By Nelson Belen, Contributing Reporter
RIO DE JANEIRO, BRAZIL – According to the latest FipeZap Commercial Index, Brazil commercial real estate prices in the four cities of Rio de Janeiro, São Paulo, Belo Horizonte, and Porto Alegre showed continued declines through October, with sale prices falling -0.67 percent, and rental prices decreasing -0.37 percent.
Among the four cities, Rio de Janeiro had the most expensive commercial real estate sale prices with an average per square meter price of R$10,547. On the rental side, São Paulo led the way in commercial rental prices with an average per square meter price of R$44.27.
In October, the top five Brazilian neighborhoods for commercial sale prices were all in the Cidade Maravilhosa. The upscale neighborhood of Leblon topped the country with prices averaging R$30,287 per square meter.
Ipanema had the second highest commercial sale prices in Brazil with listings averaging R$26,170 per square meter, followed closely by Jardim Botânico at R$24,499 per square meter. Rounding out the top five were Flamengo and Catete at R$16,306 and R$15,925 respectively.
Not much different on the rental side as Rio had the country’s top four most expensive neighborhoods in terms of commercial rental listings. Again, Leblon easily sat atop the list at R$134.52 per square meter. Ipanema was next at R$82.06, followed by Jardim Botânico at R$74.89 and Botafogo at R$72.15 per square meter.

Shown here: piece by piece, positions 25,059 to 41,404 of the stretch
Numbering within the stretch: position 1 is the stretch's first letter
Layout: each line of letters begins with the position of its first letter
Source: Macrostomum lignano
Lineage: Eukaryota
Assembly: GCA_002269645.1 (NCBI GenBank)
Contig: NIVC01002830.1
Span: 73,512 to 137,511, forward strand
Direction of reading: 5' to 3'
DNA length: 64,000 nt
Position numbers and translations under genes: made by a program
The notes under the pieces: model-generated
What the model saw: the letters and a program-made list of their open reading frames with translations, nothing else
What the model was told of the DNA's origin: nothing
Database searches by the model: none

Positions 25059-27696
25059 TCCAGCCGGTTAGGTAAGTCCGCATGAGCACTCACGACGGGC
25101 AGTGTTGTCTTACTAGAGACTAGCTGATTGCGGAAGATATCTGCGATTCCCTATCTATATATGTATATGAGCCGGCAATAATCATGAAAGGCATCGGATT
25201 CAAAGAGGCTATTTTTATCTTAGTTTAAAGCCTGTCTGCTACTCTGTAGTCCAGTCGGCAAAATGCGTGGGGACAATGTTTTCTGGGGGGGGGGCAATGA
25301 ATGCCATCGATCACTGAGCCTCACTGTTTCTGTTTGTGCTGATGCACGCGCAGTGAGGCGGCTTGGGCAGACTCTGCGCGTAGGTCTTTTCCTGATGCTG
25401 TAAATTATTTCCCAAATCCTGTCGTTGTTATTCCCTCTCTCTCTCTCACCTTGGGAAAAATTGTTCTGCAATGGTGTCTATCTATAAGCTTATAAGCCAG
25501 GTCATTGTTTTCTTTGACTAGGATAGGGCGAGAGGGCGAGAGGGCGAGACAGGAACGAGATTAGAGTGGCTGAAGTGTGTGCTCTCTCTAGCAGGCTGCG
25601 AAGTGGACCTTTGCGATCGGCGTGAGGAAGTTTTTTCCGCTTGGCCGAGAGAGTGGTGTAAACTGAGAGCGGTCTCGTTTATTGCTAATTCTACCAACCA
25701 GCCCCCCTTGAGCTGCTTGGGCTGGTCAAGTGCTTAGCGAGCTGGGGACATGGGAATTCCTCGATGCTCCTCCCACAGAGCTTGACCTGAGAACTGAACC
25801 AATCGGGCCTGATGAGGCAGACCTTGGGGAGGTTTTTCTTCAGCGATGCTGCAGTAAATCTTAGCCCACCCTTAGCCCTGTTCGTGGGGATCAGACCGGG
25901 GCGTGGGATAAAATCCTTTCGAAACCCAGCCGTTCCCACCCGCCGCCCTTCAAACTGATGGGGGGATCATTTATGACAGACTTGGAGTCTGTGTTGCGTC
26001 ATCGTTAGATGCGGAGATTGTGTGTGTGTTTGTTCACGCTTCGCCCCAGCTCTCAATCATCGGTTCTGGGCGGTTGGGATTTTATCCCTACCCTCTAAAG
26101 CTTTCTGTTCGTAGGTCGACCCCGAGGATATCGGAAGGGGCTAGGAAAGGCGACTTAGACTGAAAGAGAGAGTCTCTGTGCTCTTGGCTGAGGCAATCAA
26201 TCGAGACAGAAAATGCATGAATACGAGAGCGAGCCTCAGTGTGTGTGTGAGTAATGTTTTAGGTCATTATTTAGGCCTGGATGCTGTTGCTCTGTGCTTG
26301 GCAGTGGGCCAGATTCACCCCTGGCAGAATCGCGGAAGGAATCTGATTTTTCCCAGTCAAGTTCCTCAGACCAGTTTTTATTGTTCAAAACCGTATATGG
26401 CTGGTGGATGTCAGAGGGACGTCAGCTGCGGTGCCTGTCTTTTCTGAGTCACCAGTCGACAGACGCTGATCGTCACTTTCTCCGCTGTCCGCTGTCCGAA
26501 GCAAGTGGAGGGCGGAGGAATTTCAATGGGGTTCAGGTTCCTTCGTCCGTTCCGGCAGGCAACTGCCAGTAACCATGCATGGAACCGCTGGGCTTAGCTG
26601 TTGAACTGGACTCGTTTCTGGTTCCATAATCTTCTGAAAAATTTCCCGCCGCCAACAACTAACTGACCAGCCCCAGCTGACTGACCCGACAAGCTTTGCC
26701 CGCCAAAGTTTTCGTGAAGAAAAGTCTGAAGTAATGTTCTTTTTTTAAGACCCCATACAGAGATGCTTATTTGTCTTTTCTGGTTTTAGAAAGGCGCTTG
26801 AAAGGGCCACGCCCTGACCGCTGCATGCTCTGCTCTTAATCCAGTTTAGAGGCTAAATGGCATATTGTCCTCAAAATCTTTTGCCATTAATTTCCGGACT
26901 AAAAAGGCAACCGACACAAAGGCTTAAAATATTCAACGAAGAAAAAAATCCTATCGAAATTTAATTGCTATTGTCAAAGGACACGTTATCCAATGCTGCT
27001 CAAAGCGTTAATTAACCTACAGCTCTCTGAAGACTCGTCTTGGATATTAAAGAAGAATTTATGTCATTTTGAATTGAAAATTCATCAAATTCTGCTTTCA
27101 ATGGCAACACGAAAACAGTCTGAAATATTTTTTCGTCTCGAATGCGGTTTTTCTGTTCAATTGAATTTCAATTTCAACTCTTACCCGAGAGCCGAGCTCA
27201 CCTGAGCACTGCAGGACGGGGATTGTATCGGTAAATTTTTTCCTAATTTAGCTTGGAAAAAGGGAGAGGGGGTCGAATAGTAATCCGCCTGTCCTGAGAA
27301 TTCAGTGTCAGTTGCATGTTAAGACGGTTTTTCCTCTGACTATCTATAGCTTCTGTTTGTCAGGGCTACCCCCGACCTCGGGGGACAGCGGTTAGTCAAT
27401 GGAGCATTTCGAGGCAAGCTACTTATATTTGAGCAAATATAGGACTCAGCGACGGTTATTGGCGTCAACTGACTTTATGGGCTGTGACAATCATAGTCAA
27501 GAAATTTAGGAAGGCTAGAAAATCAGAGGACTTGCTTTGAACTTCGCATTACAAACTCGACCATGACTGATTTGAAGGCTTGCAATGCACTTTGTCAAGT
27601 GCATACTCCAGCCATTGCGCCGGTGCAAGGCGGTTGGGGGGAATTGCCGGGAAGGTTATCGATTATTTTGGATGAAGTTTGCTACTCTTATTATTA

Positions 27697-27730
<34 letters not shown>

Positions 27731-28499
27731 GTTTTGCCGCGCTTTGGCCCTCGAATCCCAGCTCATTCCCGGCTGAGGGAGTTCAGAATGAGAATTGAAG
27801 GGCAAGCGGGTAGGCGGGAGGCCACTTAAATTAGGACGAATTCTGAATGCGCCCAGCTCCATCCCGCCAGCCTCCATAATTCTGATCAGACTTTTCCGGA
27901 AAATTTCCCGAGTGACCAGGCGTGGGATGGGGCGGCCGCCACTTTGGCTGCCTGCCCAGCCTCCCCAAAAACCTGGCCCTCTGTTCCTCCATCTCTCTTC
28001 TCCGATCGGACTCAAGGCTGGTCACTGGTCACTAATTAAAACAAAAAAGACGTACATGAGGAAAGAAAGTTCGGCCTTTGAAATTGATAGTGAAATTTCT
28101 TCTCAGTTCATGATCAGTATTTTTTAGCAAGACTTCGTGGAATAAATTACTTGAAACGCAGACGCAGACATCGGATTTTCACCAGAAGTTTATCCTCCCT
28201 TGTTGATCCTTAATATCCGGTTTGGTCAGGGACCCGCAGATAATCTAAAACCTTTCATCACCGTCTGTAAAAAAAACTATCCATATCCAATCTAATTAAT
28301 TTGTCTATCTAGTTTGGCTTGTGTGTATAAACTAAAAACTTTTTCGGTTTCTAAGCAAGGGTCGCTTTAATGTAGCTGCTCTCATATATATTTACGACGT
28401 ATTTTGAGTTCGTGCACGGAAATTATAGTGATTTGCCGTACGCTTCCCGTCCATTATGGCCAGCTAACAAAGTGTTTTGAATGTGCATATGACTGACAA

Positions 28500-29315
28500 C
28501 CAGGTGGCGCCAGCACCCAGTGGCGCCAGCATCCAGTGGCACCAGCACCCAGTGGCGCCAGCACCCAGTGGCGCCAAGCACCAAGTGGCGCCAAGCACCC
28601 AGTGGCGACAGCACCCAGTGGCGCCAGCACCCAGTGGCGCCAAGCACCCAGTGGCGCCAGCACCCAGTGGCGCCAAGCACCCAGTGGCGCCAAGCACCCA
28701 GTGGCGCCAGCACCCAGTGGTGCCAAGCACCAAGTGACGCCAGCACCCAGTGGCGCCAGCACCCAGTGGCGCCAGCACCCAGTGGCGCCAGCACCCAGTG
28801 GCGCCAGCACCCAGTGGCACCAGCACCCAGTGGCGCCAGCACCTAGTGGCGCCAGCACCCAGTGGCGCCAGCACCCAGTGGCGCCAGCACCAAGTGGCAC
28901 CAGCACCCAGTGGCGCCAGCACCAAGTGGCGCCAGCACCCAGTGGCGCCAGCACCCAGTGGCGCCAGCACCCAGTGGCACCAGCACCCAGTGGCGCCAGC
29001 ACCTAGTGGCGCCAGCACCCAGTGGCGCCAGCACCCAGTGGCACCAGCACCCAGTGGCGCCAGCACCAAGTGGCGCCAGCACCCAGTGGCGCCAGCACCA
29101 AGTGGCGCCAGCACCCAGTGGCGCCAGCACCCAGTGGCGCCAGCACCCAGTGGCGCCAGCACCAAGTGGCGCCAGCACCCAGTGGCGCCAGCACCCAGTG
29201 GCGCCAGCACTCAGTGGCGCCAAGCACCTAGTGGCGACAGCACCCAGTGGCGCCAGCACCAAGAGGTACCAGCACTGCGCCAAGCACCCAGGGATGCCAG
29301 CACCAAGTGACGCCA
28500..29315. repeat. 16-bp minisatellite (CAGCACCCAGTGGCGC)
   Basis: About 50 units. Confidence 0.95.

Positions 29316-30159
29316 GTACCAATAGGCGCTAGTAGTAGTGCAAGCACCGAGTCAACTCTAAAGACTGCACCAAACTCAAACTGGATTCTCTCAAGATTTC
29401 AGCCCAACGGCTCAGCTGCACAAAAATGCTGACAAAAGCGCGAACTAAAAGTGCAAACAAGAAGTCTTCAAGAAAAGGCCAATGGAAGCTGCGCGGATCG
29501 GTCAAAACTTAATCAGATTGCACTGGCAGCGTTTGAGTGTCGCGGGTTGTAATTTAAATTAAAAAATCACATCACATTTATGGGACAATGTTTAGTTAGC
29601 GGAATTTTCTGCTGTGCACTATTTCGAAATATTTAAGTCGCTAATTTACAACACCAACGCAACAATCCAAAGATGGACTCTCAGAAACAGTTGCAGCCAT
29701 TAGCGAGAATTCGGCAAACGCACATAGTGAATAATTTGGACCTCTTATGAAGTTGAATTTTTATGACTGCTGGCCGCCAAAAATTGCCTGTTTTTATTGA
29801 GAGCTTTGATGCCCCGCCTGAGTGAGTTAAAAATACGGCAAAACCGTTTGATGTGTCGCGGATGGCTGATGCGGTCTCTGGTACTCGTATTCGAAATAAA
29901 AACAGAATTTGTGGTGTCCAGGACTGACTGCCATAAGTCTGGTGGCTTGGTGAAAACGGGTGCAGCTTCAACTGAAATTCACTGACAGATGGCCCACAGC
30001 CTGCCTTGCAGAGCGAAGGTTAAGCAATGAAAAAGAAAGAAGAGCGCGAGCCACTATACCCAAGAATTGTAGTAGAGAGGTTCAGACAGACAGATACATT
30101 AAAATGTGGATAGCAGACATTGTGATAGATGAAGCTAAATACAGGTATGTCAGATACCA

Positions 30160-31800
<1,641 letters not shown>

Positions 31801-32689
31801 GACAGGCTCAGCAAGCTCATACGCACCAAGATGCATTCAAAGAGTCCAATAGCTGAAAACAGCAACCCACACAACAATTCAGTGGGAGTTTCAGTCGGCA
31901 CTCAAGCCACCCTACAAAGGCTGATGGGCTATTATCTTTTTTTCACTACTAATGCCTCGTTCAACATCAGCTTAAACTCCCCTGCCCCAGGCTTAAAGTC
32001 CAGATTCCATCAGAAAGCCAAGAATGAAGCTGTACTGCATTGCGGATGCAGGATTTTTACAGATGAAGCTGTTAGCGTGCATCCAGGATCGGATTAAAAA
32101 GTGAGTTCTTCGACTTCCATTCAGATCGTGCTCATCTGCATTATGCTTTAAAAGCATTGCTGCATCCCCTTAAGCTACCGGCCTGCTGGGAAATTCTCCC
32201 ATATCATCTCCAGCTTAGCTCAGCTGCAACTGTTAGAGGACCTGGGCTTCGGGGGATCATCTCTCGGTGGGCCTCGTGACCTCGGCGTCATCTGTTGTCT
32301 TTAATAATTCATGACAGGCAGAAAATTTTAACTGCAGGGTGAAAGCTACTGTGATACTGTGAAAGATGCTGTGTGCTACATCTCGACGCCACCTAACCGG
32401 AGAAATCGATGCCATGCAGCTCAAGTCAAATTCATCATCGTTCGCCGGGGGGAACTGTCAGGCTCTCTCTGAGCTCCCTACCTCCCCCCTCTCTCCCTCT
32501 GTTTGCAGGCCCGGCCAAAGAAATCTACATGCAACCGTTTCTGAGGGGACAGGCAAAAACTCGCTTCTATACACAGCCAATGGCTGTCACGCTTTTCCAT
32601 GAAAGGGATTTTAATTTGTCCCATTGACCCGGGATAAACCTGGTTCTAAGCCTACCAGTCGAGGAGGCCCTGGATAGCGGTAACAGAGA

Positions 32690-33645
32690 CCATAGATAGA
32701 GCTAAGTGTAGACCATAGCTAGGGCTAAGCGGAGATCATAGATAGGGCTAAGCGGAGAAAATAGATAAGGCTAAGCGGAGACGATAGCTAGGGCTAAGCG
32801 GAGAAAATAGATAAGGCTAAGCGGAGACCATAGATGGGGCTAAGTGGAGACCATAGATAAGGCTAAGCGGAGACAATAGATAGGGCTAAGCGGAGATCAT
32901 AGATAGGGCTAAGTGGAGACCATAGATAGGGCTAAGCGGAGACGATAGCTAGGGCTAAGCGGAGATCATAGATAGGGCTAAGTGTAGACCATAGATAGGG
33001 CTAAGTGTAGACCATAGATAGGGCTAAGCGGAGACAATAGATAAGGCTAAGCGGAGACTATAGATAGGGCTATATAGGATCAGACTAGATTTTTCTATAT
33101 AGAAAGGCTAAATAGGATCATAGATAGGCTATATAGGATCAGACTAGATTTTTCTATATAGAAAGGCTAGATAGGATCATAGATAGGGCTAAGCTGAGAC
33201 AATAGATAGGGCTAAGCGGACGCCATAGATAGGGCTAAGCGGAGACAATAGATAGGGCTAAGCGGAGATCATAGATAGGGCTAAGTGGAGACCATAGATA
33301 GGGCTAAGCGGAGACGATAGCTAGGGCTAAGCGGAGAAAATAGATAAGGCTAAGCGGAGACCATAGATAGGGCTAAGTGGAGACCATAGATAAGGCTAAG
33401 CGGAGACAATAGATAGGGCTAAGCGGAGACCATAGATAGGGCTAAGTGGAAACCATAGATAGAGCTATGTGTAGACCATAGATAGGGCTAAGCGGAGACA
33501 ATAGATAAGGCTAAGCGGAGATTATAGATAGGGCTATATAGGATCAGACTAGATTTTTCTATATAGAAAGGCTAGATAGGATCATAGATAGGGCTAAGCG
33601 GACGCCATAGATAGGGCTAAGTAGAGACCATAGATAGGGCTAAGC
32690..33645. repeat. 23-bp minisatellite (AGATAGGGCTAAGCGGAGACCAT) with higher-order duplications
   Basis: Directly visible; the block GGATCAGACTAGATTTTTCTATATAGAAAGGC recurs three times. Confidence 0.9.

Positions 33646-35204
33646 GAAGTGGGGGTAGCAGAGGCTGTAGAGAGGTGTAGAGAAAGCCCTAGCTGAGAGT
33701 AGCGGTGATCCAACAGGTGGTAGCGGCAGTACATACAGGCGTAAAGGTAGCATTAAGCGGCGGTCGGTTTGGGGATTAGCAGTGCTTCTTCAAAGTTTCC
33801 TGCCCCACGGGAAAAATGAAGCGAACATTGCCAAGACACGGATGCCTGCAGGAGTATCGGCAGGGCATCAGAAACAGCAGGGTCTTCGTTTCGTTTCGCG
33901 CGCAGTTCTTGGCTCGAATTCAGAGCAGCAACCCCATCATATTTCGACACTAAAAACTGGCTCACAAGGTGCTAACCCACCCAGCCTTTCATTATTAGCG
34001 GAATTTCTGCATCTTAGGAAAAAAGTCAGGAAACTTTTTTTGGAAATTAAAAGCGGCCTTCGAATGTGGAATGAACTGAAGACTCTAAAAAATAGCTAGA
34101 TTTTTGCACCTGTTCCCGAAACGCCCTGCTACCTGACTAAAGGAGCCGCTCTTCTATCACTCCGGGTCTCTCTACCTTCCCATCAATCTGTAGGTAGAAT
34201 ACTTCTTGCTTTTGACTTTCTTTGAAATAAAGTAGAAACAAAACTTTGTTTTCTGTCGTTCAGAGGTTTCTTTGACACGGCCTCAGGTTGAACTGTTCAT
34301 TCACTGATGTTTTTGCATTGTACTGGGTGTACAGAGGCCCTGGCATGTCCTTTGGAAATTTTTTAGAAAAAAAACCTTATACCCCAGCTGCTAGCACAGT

Closing out the top five for commercial rental prices was Itaim in São Paulo with prices averaging R$66.48 per square meter.
Taking into account the last twelve months, commercial sale and rental prices fell -4.11 percent and -4.16 percent respectively across Brazil.
Considering the accumulated inflation rate during the twelve-month period of 2.70 percent, as calculated by the IPCA/IBGE (National Consumer Price Index/Brazilian Institute of Geography and Statistics), the actual decline in commercial real estate sale prices was -6.63 percent and in commercial lease prices, -6.68 percent.
The latest FipeZap Commercial Index also compared Brazil commercial real estate as an investment vehicle compared to lower risk alternatives, such as the CDI (Certificado de Deposito Interbancário, in English, Interbank Certificate of Deposit).
When compared to the CDI, a daily average rate of overnight interbank loans, those who have invested in Brazil commercial real estate have taken losses.
Over the last twelve months, the CDI has yielded a return of 12 percent. However, according to FipeZap, owners of commercial real estate who leased their property were only able to gain an average return of only 1.6 percent during that period.
The FipeZap Index is prepared by the Economic Research Institute Foundation (Fipe) using data from the Brazilian Institute of Geography and Statistics (IBGE), in partnership with the Brazilian real estate website, Zap Properties.